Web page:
• In Northeast Minneapolis, a massive, 500-ton granite statue depicting three generations of pioneers currently sits on a tiny corner of parkland at Marshall Avenue and Main Street, where it has occasionally been hit by cars (the cars always lose in the encounter). It’s one of the few monuments commissioned directly by the Minneapolis Park Board. Dedicated in 1936 during an era of heroic statuary, it was moved there from an original downtown park site near the Post Office that was lost to redevelopment in the 1960s. It’s scheduled to be moved soon across the street to a new “quiet recreation” park being developed from land that was cleared a number of years ago for a highway project that never happened.
• One of the park system’s single biggest statuary installations is a monument to Thomas Lowry, the philanthropist who established the Walker Art Center and, by default, a trendy neighborhood. Erected in 1915, the bronze statue of Lowry and the massive stone monument behind it was moved from its original site during freeway construction in 1968 and now sits, generally overlooked, in the small park across from Temple Israel.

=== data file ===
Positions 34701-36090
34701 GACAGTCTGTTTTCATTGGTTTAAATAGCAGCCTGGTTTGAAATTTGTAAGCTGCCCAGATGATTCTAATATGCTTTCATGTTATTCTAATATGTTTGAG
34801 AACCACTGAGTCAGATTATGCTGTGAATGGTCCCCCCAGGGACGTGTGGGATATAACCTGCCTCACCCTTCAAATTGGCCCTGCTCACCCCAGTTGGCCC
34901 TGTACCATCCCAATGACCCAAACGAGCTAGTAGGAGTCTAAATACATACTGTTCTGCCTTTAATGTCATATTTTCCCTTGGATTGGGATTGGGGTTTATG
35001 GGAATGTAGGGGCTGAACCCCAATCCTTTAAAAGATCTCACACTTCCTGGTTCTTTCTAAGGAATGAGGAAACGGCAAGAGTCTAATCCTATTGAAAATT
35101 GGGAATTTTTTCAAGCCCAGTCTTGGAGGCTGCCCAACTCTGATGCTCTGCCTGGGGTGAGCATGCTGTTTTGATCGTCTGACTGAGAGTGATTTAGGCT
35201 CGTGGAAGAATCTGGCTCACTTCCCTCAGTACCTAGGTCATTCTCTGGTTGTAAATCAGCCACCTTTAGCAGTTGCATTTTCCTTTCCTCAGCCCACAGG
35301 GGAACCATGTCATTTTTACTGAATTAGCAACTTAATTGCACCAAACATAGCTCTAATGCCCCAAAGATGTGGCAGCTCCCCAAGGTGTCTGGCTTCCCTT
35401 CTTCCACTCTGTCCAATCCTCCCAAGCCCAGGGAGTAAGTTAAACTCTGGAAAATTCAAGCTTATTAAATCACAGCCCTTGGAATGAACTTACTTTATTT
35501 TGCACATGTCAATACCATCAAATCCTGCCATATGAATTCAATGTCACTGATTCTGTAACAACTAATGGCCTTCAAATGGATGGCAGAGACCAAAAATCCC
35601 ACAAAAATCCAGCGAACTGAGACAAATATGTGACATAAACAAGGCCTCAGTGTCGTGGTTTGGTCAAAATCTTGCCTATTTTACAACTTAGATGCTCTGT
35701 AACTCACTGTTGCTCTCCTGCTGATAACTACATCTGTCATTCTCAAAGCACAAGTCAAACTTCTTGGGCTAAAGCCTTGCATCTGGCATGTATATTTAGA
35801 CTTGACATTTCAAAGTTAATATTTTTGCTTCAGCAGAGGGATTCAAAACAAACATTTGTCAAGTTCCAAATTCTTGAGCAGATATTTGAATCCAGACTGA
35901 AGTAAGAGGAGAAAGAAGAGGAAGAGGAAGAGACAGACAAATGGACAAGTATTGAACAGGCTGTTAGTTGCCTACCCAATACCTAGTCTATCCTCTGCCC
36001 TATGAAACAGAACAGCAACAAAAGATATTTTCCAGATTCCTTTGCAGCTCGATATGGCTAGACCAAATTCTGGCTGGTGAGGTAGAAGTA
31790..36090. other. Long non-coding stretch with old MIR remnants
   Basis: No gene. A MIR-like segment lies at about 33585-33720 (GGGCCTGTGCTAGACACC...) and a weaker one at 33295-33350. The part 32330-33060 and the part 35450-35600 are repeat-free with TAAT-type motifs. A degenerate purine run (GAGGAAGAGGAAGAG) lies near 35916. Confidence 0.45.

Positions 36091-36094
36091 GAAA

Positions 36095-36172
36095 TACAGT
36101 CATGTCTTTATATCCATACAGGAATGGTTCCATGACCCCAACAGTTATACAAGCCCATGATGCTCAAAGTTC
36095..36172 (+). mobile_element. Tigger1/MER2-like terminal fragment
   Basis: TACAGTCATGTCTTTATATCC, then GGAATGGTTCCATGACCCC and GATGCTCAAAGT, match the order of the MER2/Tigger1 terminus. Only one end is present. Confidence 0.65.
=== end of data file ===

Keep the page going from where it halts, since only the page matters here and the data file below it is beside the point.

• Geography is honored on a boulder on Theodore Wirth Parkway and N. 19th Avenue. It notes that the boulder marks the 45th parallel (“45 00’00 North, 93 19’10 West”) between the equator and the North Pole. Park records indicate it was installed in 1917 — the original bronze tablet was later stolen — but by whom or for what reason is unknown.
Finally, there are stories to be told about poor old Longfellow in Minnehaha Park. He predates the better-known — and, much finer — bronze statue of Minnehaha being carried by Hiawatha that was placed on an island in Minnehaha Creek just above Minnehaha Falls in 1912.